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Micro Visualization is an incredibly powerful tool that you have probably used all your life, but never had a name for it. The effects it can have on your performance, effort, or overall enjoyment are incredible. However, I believe there is something preventing us from fully taking advantage of it. Before we get into that, let’s take a brief look at what Micro Visualization is.
Can I Have a Cookie?
Micro Visualization is Mental Rehearsal in it’s most actionable and basic form. It’s what you do before a job interview. Going over each question you may be asked, each answer you will give in return. How will I sit? Will my hair be okay?Continue Reading–>
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As with most competitive sports in life the window to compete is finite. Unfortunately even something like gaming, which is known to be mentally arduous, can also be physically taxing as well. Due to that well known fact it is tremendously important to value your time. This seems incredibly obvious, but I’m sure you can recall a moment where you lost all track of time and found yourself hitting “next game” all the way into the morning.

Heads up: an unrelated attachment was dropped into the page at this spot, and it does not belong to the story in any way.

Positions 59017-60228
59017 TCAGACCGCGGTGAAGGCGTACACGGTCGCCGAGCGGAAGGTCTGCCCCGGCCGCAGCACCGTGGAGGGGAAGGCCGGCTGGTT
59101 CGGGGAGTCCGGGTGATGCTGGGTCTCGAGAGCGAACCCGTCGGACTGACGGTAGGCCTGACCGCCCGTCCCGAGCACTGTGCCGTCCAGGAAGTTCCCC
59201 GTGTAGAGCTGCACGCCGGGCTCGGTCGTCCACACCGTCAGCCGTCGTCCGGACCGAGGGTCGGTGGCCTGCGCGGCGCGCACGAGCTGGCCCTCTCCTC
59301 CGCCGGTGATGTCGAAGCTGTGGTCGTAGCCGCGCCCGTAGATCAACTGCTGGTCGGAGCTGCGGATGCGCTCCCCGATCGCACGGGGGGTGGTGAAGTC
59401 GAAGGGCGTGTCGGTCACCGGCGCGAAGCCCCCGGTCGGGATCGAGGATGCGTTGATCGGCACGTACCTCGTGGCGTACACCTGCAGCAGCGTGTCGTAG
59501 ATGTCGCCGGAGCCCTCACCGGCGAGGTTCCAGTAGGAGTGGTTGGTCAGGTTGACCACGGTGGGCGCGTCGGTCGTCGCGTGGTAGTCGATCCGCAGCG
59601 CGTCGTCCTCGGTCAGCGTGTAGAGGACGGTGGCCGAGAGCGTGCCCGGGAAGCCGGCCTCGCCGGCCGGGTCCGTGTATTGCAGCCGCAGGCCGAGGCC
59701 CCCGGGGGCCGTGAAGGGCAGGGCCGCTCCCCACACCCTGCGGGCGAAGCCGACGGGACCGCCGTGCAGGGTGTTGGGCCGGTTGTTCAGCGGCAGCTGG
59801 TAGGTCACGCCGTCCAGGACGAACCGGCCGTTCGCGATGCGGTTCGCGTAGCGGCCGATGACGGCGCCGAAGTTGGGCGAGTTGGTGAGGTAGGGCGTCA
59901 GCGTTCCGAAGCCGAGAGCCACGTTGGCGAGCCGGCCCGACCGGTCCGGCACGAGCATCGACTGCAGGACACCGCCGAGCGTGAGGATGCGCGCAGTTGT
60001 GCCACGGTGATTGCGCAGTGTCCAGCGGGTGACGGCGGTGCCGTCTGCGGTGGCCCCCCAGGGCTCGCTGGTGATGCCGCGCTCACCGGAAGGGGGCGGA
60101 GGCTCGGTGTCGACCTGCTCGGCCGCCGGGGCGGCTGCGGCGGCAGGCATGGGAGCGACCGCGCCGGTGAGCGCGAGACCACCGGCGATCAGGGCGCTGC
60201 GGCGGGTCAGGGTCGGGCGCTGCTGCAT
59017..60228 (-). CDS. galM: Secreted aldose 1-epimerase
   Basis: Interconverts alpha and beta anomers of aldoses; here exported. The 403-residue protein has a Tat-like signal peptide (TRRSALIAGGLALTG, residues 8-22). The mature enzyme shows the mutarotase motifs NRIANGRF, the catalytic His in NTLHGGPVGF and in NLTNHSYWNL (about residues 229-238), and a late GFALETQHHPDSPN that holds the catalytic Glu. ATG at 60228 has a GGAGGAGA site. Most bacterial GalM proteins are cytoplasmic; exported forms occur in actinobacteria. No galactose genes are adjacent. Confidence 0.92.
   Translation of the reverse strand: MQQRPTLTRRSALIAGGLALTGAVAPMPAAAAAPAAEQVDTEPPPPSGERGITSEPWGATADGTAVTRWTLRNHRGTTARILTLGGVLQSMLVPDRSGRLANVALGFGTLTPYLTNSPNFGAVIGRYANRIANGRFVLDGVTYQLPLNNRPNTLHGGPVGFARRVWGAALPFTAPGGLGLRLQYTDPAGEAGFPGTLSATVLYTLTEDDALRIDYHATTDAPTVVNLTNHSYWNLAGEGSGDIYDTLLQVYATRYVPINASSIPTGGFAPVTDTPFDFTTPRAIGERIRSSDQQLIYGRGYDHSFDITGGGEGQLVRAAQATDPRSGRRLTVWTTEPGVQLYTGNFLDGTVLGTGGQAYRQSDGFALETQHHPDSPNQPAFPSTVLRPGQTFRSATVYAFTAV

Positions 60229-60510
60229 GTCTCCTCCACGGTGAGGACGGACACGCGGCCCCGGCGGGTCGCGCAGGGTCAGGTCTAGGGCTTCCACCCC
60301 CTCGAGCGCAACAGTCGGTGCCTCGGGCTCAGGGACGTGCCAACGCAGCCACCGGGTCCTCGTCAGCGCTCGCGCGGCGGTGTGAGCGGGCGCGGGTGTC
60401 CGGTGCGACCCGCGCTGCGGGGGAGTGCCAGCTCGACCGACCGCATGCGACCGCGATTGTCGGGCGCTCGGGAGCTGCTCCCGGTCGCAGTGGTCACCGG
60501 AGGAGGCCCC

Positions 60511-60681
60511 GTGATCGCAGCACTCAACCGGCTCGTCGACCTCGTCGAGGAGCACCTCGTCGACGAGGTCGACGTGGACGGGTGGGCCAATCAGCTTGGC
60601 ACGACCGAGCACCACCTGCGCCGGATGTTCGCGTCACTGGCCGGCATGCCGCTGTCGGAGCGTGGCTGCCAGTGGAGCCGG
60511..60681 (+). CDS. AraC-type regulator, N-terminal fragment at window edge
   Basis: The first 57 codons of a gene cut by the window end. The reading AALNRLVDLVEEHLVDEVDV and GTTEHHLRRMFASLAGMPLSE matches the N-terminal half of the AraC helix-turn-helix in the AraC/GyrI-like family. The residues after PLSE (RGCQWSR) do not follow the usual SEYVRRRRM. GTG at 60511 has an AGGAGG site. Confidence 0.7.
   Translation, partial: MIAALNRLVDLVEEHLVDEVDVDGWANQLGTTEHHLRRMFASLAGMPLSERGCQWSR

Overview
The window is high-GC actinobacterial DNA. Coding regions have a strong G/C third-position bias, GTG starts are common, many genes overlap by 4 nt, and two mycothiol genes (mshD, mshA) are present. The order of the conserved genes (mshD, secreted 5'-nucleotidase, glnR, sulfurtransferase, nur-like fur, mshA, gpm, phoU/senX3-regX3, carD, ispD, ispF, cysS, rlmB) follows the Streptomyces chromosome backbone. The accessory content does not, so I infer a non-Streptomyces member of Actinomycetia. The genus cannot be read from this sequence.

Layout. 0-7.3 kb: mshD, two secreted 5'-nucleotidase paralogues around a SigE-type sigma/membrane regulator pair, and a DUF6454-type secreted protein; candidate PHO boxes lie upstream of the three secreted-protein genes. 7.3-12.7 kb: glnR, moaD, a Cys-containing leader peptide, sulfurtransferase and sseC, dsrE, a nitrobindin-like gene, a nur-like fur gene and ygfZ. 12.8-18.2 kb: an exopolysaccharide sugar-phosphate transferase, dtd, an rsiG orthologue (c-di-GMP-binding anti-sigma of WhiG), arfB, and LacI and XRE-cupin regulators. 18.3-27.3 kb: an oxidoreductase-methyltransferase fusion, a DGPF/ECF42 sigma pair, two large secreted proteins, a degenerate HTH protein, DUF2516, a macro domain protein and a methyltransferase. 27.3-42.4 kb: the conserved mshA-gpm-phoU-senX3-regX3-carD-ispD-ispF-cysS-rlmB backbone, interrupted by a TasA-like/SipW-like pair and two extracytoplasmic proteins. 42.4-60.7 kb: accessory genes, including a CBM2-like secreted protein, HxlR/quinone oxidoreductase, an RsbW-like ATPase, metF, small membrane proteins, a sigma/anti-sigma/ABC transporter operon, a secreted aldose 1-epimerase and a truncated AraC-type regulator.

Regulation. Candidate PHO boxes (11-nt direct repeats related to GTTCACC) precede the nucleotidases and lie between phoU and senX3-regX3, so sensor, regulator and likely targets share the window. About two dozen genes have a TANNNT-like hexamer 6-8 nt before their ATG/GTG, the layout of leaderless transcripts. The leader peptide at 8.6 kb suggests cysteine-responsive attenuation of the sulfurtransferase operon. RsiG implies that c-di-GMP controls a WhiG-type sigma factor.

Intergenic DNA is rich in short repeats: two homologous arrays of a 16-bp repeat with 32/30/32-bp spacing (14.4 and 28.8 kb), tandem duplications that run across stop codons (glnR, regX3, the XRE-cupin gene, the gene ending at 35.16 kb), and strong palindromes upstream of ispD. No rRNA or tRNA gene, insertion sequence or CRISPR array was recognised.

Gaming is peculiar in regards to the time that can be spent playing with relative ease. In traditional sports, more often than not, your body will be the first one to tell you that it’s time to take a break. If you overdo it you run the risk of injury. Based on the severity of that injury, your efficiency can be greatly reduced, even down to zero. The risk of injury is one of the main reasons practice sessions are typically only an hour or two at most. Another reason is because efficient learning is most often done during small incredibly focused activity stretched out over a large period of time.
Our first exposure to gaming plays a large role in how much unconscious time we can spend playing competitively. Think about the games that you played growing up. How did they change as you got older? My first taste of gaming came from games like Dr. Mario, Bubble Bobble, Tetris. Then I moved to Zelda, Metroid, Mario Bros. etc. After that I moved to sports titles, Madden, 2k, and after that, fighters. Our progressions may not be the same, but I’m sure they are similar with a lot of people. At least for the first two genres of games.